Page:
ABOUT ADVATE

ADVATE is a blood-clotting therapy that helps people with hemophilia A prevent and control bleeding episodes. Infused directly into the bloodstream, ADVATE works by temporarily raising the level of factor VIII in the blood, thus allowing the body's blood clotting process to function properly. Baxter expects to begin shipping ADVATE to distributors in 3-6 weeks.

ADVATE is also convenient to use because it is available in super-high potency (1500 IU/vial), with a smaller infusion volume (5mL diluent), which means shorter infusion times for patients. ADVATE comes packaged with a 10mL syringe, butterfly bandage, alcohol swab and a patient-friendly package insert.

ADVATE is processed by Baxter in its state-of-the art, multi-purpose, biotechnology facility in Neuchâtel, Switzerland. This facility has the capacity to help ensure sufficient supplies of this therapy based on current and anticipated patient needs.

ADVATE is under regulatory review in Europe and Canada following Baxter's submission of a Marketing Authorization Application to the European Medicines Evaluation Agency through the European Union Centralized Procedure, and a New Drug Submission with Health Canada's Drug's Directorate in September 2002.

ABOUT HEMOPHILIA

People with hemophilia A do not produce adequate amounts of factor VIII, which is necessary to effectively clot blood. Without enough factor VIII, patients can experience spontaneous, uncontrolled internal bleeding that is painful, debilitating and damaging to joints. If untreated, patients with severe hemophilia A have a greatly reduced life expectancy.

According to the World Health Organization, more than 400,000 people in the world may have hemophilia A and it affects 15-20 of every 100,000 males born worldwide. People with hemophilia A infuse themselves with clotting factors three times a month, on average, unless they are on a preventive regimen, in which case their physician may prescribe infusing a therapy as often as three or four times per week.

ABOUT BAXTER

Baxter Healthcare Corporation is the principal domestic operating subsidiary of Baxter International Inc. (NYSE: BAX). Baxter International Inc., through its subsidiaries, assists health-care professionals and their patients with treatment of complex medical conditions, including cancer, hemophilia, immune disorders, kidney disease and trauma. The company applies its expertise in medical devices, pharmaceuticals and biotechnology to make a meaningful difference in patients' lives.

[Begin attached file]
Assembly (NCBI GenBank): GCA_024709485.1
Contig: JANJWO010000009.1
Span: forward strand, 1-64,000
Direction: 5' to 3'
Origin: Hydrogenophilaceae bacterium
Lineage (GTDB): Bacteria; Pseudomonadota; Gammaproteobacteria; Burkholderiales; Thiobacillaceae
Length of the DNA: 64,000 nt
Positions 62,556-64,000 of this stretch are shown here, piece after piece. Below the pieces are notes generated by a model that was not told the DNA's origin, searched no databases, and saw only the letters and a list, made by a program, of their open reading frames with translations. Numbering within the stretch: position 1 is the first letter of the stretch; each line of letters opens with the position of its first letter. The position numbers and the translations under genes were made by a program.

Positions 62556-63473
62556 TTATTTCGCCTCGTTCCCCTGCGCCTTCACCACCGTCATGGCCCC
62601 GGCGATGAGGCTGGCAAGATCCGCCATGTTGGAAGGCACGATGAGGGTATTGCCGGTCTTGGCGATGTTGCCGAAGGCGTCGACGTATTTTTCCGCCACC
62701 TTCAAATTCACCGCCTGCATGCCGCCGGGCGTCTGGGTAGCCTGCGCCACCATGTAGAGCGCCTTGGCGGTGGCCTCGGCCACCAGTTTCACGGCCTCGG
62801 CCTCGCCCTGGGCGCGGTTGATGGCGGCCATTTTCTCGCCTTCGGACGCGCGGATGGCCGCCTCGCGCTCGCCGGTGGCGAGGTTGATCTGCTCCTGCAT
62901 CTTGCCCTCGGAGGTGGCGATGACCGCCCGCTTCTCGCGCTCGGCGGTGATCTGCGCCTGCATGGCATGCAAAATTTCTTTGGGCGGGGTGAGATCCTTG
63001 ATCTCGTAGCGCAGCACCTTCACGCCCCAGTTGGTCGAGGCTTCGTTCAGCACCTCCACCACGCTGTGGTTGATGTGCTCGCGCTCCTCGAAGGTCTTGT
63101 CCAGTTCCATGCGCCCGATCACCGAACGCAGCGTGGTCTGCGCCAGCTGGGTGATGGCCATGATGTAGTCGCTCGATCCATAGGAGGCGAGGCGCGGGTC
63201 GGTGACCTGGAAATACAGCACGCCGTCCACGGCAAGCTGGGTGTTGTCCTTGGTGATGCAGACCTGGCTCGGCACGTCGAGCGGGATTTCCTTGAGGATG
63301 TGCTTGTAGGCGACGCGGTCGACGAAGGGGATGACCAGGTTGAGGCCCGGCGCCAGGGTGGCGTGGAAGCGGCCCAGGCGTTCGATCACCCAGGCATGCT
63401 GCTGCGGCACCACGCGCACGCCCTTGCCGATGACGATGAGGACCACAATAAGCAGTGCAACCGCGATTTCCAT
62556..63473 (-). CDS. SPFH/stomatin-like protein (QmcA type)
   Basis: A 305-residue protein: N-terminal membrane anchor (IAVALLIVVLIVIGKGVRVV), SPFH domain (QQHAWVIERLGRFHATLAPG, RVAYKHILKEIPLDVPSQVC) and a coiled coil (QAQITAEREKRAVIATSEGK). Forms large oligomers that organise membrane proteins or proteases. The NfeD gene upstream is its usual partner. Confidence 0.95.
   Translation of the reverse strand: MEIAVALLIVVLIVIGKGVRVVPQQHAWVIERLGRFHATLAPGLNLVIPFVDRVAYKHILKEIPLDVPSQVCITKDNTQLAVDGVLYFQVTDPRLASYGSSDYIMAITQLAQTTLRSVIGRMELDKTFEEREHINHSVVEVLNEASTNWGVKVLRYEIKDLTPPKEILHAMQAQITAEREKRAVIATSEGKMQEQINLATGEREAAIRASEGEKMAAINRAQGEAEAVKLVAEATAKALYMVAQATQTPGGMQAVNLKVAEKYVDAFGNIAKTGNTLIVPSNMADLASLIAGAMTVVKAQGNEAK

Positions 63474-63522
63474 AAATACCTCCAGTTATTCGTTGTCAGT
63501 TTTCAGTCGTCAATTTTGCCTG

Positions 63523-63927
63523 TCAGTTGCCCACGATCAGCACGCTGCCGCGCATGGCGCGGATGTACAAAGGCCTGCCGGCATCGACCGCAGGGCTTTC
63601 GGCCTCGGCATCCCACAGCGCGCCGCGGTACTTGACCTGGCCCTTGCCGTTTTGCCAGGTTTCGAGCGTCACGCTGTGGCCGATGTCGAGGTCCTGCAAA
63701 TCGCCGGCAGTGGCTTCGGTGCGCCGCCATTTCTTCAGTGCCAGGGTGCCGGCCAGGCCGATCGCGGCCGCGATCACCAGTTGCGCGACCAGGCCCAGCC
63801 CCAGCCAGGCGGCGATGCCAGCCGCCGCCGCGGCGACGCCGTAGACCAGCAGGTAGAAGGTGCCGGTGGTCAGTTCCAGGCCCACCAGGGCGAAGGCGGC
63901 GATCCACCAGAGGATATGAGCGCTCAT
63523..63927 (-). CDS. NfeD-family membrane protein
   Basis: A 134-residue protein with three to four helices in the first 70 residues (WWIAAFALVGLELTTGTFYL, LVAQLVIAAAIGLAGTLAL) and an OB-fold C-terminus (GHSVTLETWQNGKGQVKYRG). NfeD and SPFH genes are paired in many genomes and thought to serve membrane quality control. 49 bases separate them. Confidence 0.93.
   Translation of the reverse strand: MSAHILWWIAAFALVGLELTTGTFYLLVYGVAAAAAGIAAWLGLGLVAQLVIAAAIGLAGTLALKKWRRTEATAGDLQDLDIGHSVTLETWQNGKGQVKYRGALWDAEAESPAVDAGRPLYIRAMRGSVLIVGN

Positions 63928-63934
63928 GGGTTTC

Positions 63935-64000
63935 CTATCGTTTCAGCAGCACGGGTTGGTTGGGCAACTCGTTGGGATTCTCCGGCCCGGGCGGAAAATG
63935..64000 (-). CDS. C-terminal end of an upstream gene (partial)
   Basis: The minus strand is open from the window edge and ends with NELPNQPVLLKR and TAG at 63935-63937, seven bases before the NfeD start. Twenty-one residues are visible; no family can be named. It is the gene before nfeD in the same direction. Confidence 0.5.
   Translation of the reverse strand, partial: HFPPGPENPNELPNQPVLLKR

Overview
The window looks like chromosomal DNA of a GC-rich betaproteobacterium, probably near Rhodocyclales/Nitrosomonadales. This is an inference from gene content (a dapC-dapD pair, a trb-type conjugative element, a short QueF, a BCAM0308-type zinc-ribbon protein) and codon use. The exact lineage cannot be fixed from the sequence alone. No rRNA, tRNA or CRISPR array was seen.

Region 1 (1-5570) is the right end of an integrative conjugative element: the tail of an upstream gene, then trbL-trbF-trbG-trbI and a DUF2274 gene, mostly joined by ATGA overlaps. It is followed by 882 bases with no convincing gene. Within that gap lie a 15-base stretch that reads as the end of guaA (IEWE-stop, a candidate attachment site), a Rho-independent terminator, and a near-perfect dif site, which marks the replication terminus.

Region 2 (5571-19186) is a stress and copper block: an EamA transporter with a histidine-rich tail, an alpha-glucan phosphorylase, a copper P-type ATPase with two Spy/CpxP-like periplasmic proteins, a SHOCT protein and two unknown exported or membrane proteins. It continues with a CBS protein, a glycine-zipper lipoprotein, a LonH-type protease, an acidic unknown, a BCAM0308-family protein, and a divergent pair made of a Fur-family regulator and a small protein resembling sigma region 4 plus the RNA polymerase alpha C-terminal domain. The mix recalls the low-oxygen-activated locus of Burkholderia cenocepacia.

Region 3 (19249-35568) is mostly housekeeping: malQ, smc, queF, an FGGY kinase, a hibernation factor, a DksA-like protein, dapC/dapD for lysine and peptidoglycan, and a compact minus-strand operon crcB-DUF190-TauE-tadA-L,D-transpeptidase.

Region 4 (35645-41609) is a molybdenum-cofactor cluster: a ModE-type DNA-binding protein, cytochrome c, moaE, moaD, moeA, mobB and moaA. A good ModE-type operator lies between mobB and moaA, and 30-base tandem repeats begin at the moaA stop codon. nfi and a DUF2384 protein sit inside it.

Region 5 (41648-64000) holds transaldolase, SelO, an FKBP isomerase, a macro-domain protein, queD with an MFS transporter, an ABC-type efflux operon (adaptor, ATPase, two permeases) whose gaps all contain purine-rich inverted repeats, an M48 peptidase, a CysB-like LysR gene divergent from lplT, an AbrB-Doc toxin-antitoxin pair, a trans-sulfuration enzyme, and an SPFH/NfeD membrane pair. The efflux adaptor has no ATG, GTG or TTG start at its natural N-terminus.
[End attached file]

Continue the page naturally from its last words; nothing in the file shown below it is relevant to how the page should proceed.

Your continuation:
Questions and Answers

What are the labeling differences between RECOMBINATE and ADVATE?
ADVATE is derived from the same full-length molecule as RECOMBINATE and, therefore, has a similar label and indication. However, ADVATE offers greater convenience based on its higher potency and lower infusion volume, as well as the safety of its innovative plasma/albumin-free process.

Will ADVATE be priced higher than RECOMBINATE?
ADVATE is priced slightly higher than RECOMBINATE, but within the range of existing recombinant factor VIII therapies. This is based on the fact that ADVATE is the most advanced hemophilia therapy available, combining unsurpassed pathogen safety with the proven efficacy of the RECOMBINATE molecule. ADVATE was also developed using complex, innovative technology.

Are you expecting any large initial stocking orders?
We are in discussions with our customers and home care companies to ensure we provide them with the product necessary to meet the needs of their patients.

What do you anticipate will drive ADVATE sales in the U.S.?
Based on its many advantages, we believe ADVATE will appeal to a broad spectrum of customers. We anticipate the key drivers for ADVATE use to include patients switching from RECOMBINATE, patients switching from plasma-based products and patients switching from competitive products.

Do you anticipate patients will switch to ADVATE from RECOMBINATE or from competitor's products?
We anticipate many patients will switch to ADVATE regardless of what their current therapy may be. The hemophilia community has indicated there will be a high demand for this innovative therapy because it removes concerns about unknown viruses and infectious proteins carried in protein additives.

What are your expected recombinant sales (ADVATE and RECOMBINATE combined) in 2003?
We expect that Baxter's global recombinant sales (from both ADVATE and RECOMBINATE) will grow more than 10 percent in 2003.